Directed by Raoul Peck (2016, 95 mins)

Narrated by Samuel L. Jackson, and with unprecedented access to James Baldwin’s original work,  Raoul Peck has completed the cinematic version of the book Baldwin never wrote – a radical narration about race in America that tracks the lives and assassinations of Baldwin’s friends, Martin Luther King Jr., Malcolm X, and Medgar Evers. Whilst partly anchored in the struggle for equality in the ’50s and ’60s, I Am Not Your Negro sees Peck extrapolate from Baldwin’s actual work to make his own statements about what it means to be black in America today.

 

Personal Shopper

Directed by Olivier Assayas (2016, 110 mins)

Maureen is the personal shopper for a German model/designer who demands an endless supply of clothes be procured and delivered to her. But Maureen has just suffered a personal trauma: her beloved twin brother, Lewis, to whom she was intensely attached, has just died. She is also a medium, and attempts to communicate with Lewis while wandering around their cavernous childhood home in Paris, where he died. Gradually, mysterious things begin to occur. On paper that may not sound like much, but this is the second pairing of actress Kristen Stewart and writer/director Olivier Assayas after Clouds of Sils Maria.

 

Headshot

Directed by Kimo Stamboel, Timo Tjahjanto (2016, 117 mins, in Indonesian with English subtitles)

When an unknown Indonesian film called The Raid premiered at JDIFF 2011 the Savoy was thunderous in welcoming the furious flying fists and lightning-fast feet of star Iko Uwais. Uwais is the hero of Headshot. A young man washes ashore, an amnesiac with a serious head injury. After being nursed back to health by a young doctor, violence ensues as Ishmael takes on the henchmen of a vengeful drug lord while piecing together his past as a remorseless killing machine. Directors Timo Tjahjanto and Kimo Stamboel — a.k.a. The Mo Brothers — keep the action coming as Ishmael kicks, punches, ducks, and flips his way through the Indonesian underworld.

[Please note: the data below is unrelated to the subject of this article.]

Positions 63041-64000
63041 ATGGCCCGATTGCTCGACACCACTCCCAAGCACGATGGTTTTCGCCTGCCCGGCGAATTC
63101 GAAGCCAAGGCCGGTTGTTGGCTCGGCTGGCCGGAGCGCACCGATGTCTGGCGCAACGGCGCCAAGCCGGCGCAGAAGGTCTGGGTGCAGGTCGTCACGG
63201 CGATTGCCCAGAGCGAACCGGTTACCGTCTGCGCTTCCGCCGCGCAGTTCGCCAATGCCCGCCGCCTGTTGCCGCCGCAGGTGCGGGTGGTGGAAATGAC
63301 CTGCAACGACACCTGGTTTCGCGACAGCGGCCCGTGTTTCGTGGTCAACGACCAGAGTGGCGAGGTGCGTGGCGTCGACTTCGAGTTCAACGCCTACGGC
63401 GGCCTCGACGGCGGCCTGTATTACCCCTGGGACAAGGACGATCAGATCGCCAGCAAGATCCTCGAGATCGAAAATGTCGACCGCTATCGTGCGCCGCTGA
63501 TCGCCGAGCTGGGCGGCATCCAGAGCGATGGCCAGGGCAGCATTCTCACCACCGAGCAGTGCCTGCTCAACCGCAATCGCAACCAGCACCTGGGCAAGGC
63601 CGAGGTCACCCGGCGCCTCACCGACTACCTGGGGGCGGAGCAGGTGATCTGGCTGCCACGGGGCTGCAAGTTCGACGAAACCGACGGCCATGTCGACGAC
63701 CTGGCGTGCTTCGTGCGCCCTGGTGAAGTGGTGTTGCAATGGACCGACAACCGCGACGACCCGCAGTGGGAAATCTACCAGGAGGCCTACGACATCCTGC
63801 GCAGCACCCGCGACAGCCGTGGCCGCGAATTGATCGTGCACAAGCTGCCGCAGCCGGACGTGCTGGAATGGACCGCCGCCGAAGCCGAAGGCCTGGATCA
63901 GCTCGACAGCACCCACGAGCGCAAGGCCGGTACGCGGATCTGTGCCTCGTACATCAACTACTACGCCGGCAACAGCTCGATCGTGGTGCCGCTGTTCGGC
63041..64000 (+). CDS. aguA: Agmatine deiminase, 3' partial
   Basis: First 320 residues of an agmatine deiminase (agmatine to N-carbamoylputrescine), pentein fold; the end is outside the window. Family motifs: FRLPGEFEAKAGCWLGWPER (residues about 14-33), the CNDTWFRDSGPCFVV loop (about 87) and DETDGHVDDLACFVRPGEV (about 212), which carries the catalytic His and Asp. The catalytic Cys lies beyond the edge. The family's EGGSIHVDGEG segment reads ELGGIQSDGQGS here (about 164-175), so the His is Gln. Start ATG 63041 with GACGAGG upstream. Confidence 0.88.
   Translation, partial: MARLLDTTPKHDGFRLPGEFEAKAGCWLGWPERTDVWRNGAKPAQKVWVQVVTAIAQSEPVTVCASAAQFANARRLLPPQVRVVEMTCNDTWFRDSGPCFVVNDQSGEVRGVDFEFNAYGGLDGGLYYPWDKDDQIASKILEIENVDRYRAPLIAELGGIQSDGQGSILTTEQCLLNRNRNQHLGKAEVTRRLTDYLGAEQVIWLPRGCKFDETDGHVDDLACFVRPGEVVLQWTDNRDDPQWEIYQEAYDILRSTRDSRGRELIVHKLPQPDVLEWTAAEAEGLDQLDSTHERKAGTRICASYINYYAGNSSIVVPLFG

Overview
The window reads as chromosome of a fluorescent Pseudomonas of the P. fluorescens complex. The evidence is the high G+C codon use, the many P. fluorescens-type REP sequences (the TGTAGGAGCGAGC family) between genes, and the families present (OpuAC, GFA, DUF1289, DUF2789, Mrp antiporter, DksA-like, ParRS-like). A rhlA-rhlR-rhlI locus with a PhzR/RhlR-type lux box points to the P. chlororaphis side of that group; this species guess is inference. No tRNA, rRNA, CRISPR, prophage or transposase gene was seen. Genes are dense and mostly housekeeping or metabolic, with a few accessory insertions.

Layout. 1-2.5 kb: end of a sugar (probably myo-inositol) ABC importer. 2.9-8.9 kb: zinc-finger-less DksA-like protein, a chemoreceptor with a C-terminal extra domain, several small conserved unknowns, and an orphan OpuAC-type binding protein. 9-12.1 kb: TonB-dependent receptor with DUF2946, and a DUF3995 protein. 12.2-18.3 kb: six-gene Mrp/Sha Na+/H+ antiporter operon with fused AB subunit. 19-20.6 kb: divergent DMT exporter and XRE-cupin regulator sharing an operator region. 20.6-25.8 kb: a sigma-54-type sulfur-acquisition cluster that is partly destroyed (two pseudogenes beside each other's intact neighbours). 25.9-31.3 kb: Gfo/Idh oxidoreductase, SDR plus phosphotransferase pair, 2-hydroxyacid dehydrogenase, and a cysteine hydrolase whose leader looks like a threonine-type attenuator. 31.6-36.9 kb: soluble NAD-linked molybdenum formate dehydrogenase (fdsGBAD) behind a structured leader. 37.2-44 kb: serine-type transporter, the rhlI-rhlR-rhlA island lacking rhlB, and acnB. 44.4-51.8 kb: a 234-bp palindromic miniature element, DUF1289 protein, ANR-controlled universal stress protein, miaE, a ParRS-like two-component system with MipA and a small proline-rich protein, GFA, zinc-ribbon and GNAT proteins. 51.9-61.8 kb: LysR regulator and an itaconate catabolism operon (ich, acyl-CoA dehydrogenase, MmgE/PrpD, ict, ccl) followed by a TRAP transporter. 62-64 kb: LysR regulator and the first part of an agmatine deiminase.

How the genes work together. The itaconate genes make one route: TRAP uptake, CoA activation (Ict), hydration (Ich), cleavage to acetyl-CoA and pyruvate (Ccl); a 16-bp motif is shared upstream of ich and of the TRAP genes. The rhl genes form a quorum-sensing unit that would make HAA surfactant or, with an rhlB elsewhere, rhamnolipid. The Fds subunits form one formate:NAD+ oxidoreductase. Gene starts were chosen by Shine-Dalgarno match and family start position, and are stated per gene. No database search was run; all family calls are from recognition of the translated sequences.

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Seymour: An Introduction

Directed by Ethan Hawke (2014, 81 mins)

“How should we live?” A question long asked by philosophers is one which Seymour Bernstein has been cultivating an answer to over 50 years of playing piano. Bernstein chose to forego a promising career as a concert pianist in order to teach, thus revealing his profound world-view, a breathtakingly clear-headed perspective on art and its essential value. Ethan Hawke, one of his greatest admirers, takes us into Bernstein’s world with this delicately crafted film offering a wise and charismatic reflection on art and life, and even punning on JD Salinger for its title.

 

In the Blood

Directed by Rasmus Heisterberg (2016, 104 mins, in Danish with English subtitles)
Summer in Copenhagen; a time of endless days and carefree nights. Simon goes to medical school with his best friend Knud. They party, drink and chase girls and wake up the next day only to do it all over again. But it is also a time of change amongst their group of friends. Whilst the others gravitate toward the safe haven of adulthood, Simon is not ready to let go of his airy adolescent life.
Alone in Berlin

Directed by Vincent Perez (2016, 103 mins)

Berlin, June 1940. While Nazi propaganda celebrates victory over France, Anna and Otto are grieving their son, who has been killed at the front. They had long believed in the ‘Führer’, but now they realise his promises are nothing but lies. They begin writing anti-Nazi postcards as a form of resistance. Putting their lives at risk, the couple played by Brendan Gleeson and Emma Thompson distribute these cards all over Berlin. But soon, as with Sophie Scholl, the authorities are onto them.